Britain lodges clemency plea in caning case

PUBLISHED : Tuesday, 10 May, 1994, 12:00am
UPDATED : Tuesday, 10 May, 1994, 12:00am

THE British High Commission in Singapore has submitted a plea for clemency on behalf of Hong Kong teenager Shiu Chi-ho, who faces 12 strokes of the rattan cane after being convicted of vandalism.

Hong Kong Government sources are quietly confident the move will result in a reduction in the sentence for Shiu, but they do not expect him to get off scot free.

The development comes in the wake of a decision by the 17-year-old not to seek an appeal against his conviction for the offence. He had pleaded not guilty.

It also follows the reduction from six to four lashes given Shiu's accomplice, the American Michael Fay, 18, following the high-profile intervention of the United States President, Bill Clinton.

The appeal for clemency by the High Commission has the full support of the Hong Kong Governor, Chris Patten, who had previously tried to keep out of the escalating diplomatic row over the sentence.

Yesterday, a spokesman for the High Commission said it was standard practice to lodge appeals for clemency ''on humanitarian grounds'' after all legal avenues had been exhausted.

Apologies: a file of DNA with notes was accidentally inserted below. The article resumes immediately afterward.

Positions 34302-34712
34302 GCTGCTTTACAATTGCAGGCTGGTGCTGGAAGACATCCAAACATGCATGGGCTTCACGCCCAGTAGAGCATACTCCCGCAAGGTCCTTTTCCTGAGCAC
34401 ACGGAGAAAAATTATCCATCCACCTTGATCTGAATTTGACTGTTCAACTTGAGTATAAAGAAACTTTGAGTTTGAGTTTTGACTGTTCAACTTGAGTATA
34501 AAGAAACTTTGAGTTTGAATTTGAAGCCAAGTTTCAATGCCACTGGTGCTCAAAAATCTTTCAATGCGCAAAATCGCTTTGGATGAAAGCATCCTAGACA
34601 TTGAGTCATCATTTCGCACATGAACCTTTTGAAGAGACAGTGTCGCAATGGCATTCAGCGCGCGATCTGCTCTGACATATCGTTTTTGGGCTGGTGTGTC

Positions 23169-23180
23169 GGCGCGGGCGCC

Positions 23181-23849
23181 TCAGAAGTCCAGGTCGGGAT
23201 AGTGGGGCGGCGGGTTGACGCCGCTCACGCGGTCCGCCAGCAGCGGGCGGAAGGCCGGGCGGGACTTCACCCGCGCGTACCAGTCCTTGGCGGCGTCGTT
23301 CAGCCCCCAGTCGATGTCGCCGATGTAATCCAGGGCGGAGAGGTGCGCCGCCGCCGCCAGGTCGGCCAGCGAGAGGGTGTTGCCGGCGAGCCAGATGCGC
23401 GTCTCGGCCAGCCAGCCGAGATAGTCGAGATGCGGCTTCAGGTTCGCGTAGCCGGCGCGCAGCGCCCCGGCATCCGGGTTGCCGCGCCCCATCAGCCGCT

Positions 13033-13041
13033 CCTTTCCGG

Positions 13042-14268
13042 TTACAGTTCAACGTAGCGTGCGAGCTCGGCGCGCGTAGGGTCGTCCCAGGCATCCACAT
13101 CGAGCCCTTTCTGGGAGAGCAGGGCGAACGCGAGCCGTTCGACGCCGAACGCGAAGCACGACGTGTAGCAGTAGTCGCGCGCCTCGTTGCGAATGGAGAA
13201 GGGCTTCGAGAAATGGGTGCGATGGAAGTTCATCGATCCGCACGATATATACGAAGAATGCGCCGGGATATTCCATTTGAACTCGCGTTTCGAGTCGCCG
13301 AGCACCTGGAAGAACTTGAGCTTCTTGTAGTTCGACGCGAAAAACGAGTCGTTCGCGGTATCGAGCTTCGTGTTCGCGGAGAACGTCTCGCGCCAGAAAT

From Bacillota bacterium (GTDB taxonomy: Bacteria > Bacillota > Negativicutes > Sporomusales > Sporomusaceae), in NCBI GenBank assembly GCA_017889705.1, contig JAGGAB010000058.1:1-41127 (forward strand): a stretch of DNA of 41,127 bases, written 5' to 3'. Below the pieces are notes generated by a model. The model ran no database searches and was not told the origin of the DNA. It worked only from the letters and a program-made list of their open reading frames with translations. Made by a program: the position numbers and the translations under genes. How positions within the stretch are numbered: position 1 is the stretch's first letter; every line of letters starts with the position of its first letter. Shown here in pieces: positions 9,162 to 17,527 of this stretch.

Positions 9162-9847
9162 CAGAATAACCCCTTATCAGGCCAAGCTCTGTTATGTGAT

She said the commission had been in contact with Shiu's lawyers and they supported the plea. She added that Shiu may have dropped his appeal because courts in Singapore had been known to increase a sentence if the case was lost.

The Singapore Cabinet last week advised President Ong Teng Cheong to reduce Fay's punishment and consider similar reductions for others involved in the vandalism case in which several cars were sprayed with paint. In addition to the caning, Fay is also serving four months' imprisonment after pleading guilty to the crime.

Shiu also faces eight months' jail for the offences and is remanded in custody after withdrawing his appeal on Friday. He is said to be hopeful his plea for clemency will be granted.

Hong Kong legal expert Dr Nihal Jayawickrama said the plea for clemency was a good omen for Shiu.

''The Singapore Government has the right to have these sentences on its statute books and to carry them out. They have established that principle. I don't think they are setting out to inflict the maximum amount of pain. I think principles are more important for the Singapore Government.'' Dr Jayawickrama added that Shiu's decision not to appeal against his conviction would probably not be taken into account.

He said the British Government's intervention came at the appropriate time and that honour had been satisfied.

Shiu, whose father is a former Hong Kong film star, emigrated with his family in 1983. His father now works for the Singapore Broadcasting Corporation as director of the Chinese drama section.